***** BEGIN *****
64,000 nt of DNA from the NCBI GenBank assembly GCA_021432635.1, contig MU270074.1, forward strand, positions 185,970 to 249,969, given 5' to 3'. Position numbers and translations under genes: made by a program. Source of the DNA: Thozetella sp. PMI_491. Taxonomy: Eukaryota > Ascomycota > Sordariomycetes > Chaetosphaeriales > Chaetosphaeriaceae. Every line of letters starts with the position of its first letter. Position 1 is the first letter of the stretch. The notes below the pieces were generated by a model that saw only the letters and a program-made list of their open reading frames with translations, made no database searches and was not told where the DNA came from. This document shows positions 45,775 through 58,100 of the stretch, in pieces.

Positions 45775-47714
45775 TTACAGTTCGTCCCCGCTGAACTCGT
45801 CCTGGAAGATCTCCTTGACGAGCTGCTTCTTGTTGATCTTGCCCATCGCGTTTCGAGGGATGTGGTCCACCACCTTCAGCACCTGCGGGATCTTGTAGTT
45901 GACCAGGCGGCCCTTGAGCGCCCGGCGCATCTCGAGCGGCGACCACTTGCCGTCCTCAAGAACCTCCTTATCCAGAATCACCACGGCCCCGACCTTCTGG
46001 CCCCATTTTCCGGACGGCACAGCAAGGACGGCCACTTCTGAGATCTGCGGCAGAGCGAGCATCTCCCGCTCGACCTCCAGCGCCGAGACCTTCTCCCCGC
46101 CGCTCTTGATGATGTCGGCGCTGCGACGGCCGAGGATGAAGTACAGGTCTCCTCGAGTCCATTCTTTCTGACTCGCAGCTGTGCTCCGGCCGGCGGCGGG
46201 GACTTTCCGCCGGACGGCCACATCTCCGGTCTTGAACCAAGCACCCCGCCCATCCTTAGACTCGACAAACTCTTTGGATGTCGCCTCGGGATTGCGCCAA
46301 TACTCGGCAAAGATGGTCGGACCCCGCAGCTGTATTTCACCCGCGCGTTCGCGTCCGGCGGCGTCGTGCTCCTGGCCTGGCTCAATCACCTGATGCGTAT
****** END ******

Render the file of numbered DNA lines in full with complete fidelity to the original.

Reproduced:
64,000 nt of DNA from the NCBI GenBank assembly GCA_021432635.1, contig MU270074.1, forward strand, positions 185,970 to 249,969, given 5' to 3'. Position numbers and translations under genes: made by a program. Source of the DNA: Thozetella sp. PMI_491. Taxonomy: Eukaryota > Ascomycota > Sordariomycetes > Chaetosphaeriales > Chaetosphaeriaceae. Every line of letters starts with the position of its first letter. Position 1 is the first letter of the stretch. The notes below the pieces were generated by a model that saw only the letters and a program-made list of their open reading frames with translations, made no database searches and was not told where the DNA came from. This document shows positions 45,775 through 58,100 of the stretch, in pieces.

Positions 45775-47714
45775 TTACAGTTCGTCCCCGCTGAACTCGT
45801 CCTGGAAGATCTCCTTGACGAGCTGCTTCTTGTTGATCTTGCCCATCGCGTTTCGAGGGATGTGGTCCACCACCTTCAGCACCTGCGGGATCTTGTAGTT
45901 GACCAGGCGGCCCTTGAGCGCCCGGCGCATCTCGAGCGGCGACCACTTGCCGTCCTCAAGAACCTCCTTATCCAGAATCACCACGGCCCCGACCTTCTGG
46001 CCCCATTTTCCGGACGGCACAGCAAGGACGGCCACTTCTGAGATCTGCGGCAGAGCGAGCATCTCCCGCTCGACCTCCAGCGCCGAGACCTTCTCCCCGC
46101 CGCTCTTGATGATGTCGGCGCTGCGACGGCCGAGGATGAAGTACAGGTCTCCTCGAGTCCATTCTTTCTGACTCGCAGCTGTGCTCCGGCCGGCGGCGGG
46201 GACTTTCCGCCGGACGGCCACATCTCCGGTCTTGAACCAAGCACCCCGCCCATCCTTAGACTCGACAAACTCTTTGGATGTCGCCTCGGGATTGCGCCAA
46301 TACTCGGCAAAGATGGTCGGACCCCGCAGCTGTATTTCACCCGCGCGTTCGCGTCCGGCGGCGTCGTGCTCCTGGCCTGGCTCAATCACCTGATGCGTAT